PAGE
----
What was your favorite show/stop on tour and why?

It’s tough to say. These were all new stops for Hidden Hospitals. We hadn’t been to the west coast since our last bands, so it felt like a lot of new experiences. We keep coming back to talking about The Slidebar in Fullerton, CA though. We showed up early, which usually means one of two things: locked doors, or a grumpy staff. We encountered neither of those things. Everyone was kind, accommodating and let us have space to get ready for the show. The club itself is absolutely perfect too. I thought to myself almost immediately that the room must have been designed by someone that either plays in bands or used to.. It turns out that the club is owned by Lit. Great bands, great production, great show and a great crowd. That’s the most a band can ask for on tour.

Did you learn anything new as a band touring the West Coast?

Sure, always. The three of us have a really awesome chemistry – and chemistry is fragile. Don’t poison it.

Photo by Tony Rago

How do you all interact as a band, outside of playing your individual instruments do you all play specific rolls in the band. Talking about promotion, planning, writing, your design aesthetic, and the fact that you do all of this without a manager.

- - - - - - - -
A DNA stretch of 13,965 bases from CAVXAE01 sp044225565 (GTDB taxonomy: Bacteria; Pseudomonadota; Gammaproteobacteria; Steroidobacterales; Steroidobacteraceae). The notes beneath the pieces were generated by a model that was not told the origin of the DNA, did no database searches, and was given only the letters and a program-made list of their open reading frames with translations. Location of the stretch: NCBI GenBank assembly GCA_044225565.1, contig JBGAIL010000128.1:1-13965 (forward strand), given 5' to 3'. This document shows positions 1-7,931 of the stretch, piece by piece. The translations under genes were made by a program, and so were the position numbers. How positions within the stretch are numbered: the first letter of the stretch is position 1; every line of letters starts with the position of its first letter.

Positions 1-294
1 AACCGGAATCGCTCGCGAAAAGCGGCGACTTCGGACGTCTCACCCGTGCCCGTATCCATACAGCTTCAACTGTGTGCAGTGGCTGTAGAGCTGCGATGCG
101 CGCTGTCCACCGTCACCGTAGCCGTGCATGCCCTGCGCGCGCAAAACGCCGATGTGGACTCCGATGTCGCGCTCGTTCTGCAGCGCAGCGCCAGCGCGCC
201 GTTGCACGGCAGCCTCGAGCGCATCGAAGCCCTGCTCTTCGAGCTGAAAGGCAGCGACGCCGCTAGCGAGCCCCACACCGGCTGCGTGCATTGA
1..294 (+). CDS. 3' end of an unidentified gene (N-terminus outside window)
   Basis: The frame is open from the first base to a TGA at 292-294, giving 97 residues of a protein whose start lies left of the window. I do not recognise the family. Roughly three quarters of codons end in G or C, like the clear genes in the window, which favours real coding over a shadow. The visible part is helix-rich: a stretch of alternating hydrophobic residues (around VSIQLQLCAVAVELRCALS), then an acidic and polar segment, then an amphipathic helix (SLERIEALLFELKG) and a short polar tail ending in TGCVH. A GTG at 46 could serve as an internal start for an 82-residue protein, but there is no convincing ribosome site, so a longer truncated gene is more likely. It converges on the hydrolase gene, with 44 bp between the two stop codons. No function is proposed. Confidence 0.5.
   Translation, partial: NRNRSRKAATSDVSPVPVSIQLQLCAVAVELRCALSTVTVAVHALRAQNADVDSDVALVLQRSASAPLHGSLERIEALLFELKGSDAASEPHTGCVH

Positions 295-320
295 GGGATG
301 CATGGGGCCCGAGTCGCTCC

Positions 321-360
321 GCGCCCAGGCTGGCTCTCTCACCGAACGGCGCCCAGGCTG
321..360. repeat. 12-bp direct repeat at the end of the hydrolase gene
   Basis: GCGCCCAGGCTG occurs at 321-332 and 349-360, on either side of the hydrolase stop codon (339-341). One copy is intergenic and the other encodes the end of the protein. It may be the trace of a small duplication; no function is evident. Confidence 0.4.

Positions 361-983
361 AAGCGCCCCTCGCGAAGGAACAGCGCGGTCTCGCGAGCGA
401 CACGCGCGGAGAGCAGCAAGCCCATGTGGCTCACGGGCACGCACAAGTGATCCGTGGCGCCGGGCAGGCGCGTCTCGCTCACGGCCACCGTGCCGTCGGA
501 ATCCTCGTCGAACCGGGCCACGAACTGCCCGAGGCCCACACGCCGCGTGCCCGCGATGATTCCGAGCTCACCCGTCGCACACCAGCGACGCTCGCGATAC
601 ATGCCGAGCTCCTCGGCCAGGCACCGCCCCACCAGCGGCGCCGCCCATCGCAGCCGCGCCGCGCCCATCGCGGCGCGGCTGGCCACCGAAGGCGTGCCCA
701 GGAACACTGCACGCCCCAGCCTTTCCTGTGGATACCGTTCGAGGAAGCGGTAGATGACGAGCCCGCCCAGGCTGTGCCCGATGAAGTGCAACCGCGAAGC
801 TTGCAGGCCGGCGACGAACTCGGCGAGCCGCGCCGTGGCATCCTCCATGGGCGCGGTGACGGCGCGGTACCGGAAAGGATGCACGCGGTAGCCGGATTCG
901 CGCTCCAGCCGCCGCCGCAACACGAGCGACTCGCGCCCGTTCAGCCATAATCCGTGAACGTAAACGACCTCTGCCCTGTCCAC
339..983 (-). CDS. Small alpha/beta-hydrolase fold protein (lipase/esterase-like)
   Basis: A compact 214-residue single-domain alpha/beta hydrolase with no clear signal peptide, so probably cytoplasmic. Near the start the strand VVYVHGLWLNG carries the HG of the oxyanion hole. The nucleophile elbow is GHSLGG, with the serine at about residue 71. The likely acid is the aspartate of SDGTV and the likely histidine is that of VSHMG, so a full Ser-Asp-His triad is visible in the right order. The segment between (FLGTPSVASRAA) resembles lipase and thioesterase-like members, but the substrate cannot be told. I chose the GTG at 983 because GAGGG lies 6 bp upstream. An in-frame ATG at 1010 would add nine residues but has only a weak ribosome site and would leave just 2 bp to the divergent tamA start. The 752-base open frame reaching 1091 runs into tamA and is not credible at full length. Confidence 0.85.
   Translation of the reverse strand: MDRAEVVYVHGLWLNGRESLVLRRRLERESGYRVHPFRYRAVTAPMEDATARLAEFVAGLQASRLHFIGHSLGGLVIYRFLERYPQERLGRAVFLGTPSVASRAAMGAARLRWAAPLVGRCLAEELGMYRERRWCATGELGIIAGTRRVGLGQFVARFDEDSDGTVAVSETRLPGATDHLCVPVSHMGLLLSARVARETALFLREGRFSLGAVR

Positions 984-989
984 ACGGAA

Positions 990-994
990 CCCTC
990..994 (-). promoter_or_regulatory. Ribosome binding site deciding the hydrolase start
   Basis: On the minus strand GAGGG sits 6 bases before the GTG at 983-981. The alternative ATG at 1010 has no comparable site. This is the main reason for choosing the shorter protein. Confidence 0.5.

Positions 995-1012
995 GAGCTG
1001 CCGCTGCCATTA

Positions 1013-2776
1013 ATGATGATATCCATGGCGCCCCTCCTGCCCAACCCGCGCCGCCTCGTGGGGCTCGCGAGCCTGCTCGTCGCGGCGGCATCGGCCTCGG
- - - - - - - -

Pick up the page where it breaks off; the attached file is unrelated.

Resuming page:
There’s a lot but they’re all good things to be busy with. Lately, Jared has been doing all of our booking + tour booking, communication with bands, promoters. I’ve always done our design work, social, merch – all things digital and print. Past those day-to-day things, I write songs then collaborate with Jared to bring them to life. We’ve got a great working relationship and language for making music.

Most bands do everything without a manager (out of need). We’re fortunate to have a clear vision and the motivation to continue. We’d absolutely partner with someone or a team but that hasn’t happened.

I, like most that do this, have to balance a work life in harmony with music. Fortunately design and creative direction lend themselves as services to a band. I keep both lives separate though. I don’t work on music for pay, I don’t do music as a job for anyone. I use one facet of my life to support the other, and it has worked for me. It’d be a perfect system if I could figure out how to clone myself.

Photo by Tony Rago

What’s been the biggest challenge since launching HH and this past year?

The hardest challenge we’ve seen is getting considered for touring opportunities. That’s always been a struggle – to the point that it seems nearly impossible to get on existing tours. No label, no manager, no agent = no need to write us back when we’re submitting for tours. In the past year, we’ve been headlining most of our shows – and we’re not a headlining band. I think we’d bring a lot to the existing tour packages that are touring domestically. We hear it every night on tour, some form of “why don’t you guys tour with xxx?”. We’d love to – believe me.

What are you listening to individually and as a band right now?

I’ll stick to what we’ve been rocking on rotation during tour at high volume. Every Time I Die, The Dillinger Escape Plan, Silver Snakes, Nine Inch Nails.

What’s coming up next for band?

Write and explore new territory. Things are different now so we’re all embracing it.



1.     Bone Scraper

2.     Wounded Sirens

3.     Controlled Chaos

4.     Trilogy



Producer, Music Aficionado, Social Media Junkie.